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Playing With Ovals Part 3---Making a Flower Element

This tutorial assumes that you have Inkscape and Gimp installed on your computer and that you have at least the basic understanding of how theset programs work. (Take a look at some of our previous tutorials and play around a bit until you understand the software enough to feel comfortable in doing this.)
I will not be making this very difficult, but when you are done with this tutorial, I suggest that you play around with the Spiro and make many other flourishes to get them down pat, so that the next time you want to use one, you can make your own without any difficulty.

►Fire up Inkscape.
►Select the Circle or Ellipse tool and while holding down the Ctrl key, create a circle by stroking with your mouse, give it an oval shape. Fill it with any color you prefer.
►Go to the bottom of the page and right-click on the Stroke and when the little menu opens, choose Edit Stroke and click on the X to take the stroke out. Select it by clicking the arrow a the top of sidebar, then copy it. Paste. Click on the copy and reduce its size.
►Drag it inside the previously made circle. Make sure that the smaller oval reaches almost to the edge of the original one. Then go to Object, Align and Distribute and Align the smaller Oval vertically and horizontally, so that it will really be in the middle of the previous oval.
►Now click on the original oval and while holding the shift key down, click on the smaller oval to select both of them, go to Path, and select Difference. You used the smaller oval to cut out the center of the larger oval and make it transparent. Copy and paste it or duplicate it until you have a total of 4 petals. Set aside.
►Holding down the Ctrl key, make another oval. Take out the Stroke as before. This one we will leave as is. Copy and paste or duplicate until you have completed 6 petals. Now, place the first one where you will begin your flower, by dragging it into position with your mouse, making sure you do not enlarge or deform it. ►Drag the second one and place it next to the first, right-click on it so that the rotation arrows will appear, rotate it a bit so that it fill the natural place of the second petal of a flower.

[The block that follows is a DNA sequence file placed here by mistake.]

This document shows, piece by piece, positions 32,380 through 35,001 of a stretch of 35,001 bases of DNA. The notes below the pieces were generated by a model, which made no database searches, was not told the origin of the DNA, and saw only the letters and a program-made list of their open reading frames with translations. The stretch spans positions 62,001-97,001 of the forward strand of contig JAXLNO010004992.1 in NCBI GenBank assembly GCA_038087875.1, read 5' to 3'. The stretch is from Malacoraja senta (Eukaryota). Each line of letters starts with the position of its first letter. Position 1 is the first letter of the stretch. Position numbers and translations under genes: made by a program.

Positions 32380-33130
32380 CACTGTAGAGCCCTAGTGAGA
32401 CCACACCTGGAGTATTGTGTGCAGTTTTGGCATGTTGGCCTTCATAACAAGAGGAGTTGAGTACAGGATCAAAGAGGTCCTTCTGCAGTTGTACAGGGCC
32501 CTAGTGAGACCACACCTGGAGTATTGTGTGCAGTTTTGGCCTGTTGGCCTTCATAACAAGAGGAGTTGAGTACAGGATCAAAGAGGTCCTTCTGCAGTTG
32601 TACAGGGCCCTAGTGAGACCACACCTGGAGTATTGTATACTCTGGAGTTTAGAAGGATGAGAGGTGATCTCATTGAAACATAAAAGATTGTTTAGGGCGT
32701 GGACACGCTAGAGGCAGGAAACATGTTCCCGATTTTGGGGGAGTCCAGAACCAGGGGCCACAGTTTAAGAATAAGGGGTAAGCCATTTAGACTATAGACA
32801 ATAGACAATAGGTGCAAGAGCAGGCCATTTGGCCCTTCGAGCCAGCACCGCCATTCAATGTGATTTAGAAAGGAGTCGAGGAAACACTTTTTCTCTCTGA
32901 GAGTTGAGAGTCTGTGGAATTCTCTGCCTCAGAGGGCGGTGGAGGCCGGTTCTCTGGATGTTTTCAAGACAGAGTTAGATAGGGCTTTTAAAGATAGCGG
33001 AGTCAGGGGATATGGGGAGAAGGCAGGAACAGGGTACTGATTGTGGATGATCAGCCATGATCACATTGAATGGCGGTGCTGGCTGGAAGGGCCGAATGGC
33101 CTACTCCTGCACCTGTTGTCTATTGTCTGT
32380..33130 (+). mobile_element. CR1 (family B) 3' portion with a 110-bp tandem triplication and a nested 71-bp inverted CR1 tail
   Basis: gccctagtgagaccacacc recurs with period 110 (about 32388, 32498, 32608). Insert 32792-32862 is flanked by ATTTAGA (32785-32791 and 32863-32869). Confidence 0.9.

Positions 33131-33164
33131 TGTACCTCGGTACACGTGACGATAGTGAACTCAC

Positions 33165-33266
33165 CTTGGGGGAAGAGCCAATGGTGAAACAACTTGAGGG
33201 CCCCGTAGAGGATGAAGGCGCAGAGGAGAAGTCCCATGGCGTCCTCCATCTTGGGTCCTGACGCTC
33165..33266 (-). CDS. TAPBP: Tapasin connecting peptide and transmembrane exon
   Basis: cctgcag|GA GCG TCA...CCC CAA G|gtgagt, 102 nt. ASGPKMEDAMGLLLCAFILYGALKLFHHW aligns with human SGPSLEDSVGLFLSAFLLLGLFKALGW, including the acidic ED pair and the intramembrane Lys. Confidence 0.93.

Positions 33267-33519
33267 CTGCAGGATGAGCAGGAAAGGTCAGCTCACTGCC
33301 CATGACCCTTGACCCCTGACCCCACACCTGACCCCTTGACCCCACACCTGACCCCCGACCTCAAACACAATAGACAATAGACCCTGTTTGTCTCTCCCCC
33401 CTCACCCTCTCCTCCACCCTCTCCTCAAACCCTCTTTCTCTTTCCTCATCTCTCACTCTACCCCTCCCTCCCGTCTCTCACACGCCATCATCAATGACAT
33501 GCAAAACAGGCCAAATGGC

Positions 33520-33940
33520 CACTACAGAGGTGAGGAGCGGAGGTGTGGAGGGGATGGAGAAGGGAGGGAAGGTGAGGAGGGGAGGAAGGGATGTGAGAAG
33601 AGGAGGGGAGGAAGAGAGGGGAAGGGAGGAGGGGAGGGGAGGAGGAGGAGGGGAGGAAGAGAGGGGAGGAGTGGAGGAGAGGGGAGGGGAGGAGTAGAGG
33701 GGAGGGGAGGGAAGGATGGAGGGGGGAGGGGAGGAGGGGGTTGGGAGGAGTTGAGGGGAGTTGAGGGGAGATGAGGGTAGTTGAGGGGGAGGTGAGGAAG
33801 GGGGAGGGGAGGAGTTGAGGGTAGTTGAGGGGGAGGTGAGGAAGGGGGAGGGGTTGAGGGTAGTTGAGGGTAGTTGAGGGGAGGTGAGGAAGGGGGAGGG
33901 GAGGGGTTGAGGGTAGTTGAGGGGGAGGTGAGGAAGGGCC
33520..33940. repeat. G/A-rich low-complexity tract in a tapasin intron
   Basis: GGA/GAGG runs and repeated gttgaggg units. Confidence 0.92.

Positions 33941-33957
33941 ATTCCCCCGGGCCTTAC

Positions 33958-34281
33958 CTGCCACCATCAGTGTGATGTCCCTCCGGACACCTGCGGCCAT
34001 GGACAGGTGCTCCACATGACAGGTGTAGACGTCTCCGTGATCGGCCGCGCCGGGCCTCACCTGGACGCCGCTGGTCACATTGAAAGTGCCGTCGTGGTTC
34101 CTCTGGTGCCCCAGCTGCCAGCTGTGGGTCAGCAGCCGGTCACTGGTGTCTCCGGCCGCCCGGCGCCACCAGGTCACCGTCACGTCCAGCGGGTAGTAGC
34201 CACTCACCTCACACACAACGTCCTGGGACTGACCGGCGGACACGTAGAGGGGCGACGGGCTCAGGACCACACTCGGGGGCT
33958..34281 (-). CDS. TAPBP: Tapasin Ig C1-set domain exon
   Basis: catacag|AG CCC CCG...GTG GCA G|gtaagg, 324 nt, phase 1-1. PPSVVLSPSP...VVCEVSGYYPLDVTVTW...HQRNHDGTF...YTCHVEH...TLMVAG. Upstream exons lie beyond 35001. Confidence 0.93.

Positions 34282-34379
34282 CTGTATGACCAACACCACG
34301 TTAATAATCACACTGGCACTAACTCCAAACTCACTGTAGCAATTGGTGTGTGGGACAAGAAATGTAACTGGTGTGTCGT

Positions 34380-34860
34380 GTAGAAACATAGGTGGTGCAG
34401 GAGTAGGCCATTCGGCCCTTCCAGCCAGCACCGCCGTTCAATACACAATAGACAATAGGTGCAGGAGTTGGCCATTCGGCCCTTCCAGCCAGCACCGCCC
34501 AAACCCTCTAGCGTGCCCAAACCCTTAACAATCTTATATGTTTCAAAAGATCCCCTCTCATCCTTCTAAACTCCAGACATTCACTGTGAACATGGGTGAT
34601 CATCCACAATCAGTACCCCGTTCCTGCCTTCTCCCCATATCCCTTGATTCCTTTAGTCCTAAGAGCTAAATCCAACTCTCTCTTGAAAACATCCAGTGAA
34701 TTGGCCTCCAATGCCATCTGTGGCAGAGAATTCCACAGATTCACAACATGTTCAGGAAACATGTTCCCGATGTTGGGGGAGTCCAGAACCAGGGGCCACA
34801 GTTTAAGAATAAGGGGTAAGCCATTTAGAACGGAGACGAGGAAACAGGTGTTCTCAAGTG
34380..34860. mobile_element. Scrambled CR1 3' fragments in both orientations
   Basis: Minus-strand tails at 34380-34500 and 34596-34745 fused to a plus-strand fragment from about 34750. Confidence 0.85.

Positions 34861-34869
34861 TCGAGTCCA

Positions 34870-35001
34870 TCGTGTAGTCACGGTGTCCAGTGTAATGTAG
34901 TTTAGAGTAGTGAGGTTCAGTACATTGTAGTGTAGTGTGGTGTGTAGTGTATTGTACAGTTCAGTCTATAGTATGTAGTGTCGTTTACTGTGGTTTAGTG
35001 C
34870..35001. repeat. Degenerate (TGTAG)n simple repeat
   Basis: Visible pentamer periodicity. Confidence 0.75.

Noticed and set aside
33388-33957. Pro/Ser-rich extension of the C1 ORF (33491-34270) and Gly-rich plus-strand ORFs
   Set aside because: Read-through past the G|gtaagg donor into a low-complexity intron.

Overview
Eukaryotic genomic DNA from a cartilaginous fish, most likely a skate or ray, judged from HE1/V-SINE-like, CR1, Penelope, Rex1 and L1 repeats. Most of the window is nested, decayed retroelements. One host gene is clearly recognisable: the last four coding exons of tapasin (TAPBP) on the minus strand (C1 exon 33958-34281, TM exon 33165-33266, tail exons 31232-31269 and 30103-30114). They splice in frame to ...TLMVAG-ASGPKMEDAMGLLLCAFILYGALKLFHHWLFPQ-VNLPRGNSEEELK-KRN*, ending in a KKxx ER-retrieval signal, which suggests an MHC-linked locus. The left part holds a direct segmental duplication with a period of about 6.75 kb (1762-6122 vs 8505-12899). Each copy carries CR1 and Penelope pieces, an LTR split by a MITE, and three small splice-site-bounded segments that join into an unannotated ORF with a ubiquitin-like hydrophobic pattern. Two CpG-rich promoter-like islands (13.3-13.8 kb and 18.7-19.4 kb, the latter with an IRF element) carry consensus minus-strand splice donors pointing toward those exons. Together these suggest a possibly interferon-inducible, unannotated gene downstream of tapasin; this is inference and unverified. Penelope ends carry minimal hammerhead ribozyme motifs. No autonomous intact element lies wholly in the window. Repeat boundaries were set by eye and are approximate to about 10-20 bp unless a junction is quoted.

►Continue working that way until you have positioned the six petals around an empty imaginary center.
Let's change the color of the flower petals. Click on the first petal and with it selected, go to the bottom of the page and right-click in the Fill, when the little menu opens, choose Edit Fill. In the RGBA column below the color wheel, enter the following number: ff5555f8
►Now click on each flower petal and change it to that color. Now go to Gradient and choose a Linear Gradient. Stroke with your mouse across the first petal, from the outside of the petal towards its center. You will notice that the gradient starts pink and finishes white (or transparent) you will also notice that where the transparent portion ends, there is a blue little node. While that is selected, from the palette at the bottom of the page, choose a warm brown and click on it. The white part will become brown fading into the pink.
►Click on each petal, one at a time to select it, and repeat this gradient with every petal. I like to do some in one direction, others in another, it seems to me, they look more natural, but you follow your own taste. Once you're done, stroke over the whole group of petals and go to Object, Group. Move them to the side for now.
►Change the hollow petals to the color #f9ac62, the same way as you did for the full petals. Drag first two hollow petals with your mouse and place them end to end to one another. Drag the other two and place them on the sides. Stroke with your mouse to select them all and go to Object, Group. Drag the hollow petals and place them on top of the first set of petals.
►Now, holding down the Ctrl key, make a circle. Take out the Stroke as before. Choose the pallet MatLab Jet (72) by clicking on the arrow at the end of the pallet at the bottom of the page. Pick a warm orange and fill your circle with it. Drag the circle to the center of your flower. Make another circle. While you have it selected, go to Path, Object to Path.
►Now click on the Nodes tool, right underneath the Arrow tool and manipulate the nodes to make a curve. From the palette, choose a yellow, then go to the Fill and Stroke dialog box and give it a blur that you like. Position it at the top inside your circle.
►Copy the blur and flip it by clicking it at the bottom at the top of the page that flips objects. Then give it a larger blur and tuck it a bit inward so that it will be slightly smaller than the upper shine. Stroke with your mouse to select it all and Group it. Now copy it and turn your copy a warm yellow. Holding down the Ctrl key, enlarge it a little bit so that it will be slightly bigger than the orange center. You will have to eyeball it to your personal taste. Place your yellow copy at the center of the flower and then place the orange one on top. Select your whole flower with the mouse and go to Object, Group.
Save it as a PNG file.

If you want to, make a copy of your flower element, turn it black, blur it, drab it to place it on top of your flower, now, to put it behind the original flower, by click on the button at the top of the page that sends an object to the back. That way, it will look like it has a drop shadow.

►Now, if you would like a fancier flower, you can take it to Gimp. Once opened in Gimp, choose Filters, Light and Shadow, Supernova. Change the color of the Supernova to a light, almost white pink, and place the Supernova a little bit off the center of the flower, and do the effect. Save as a PNG file.

Encouraging Promises!

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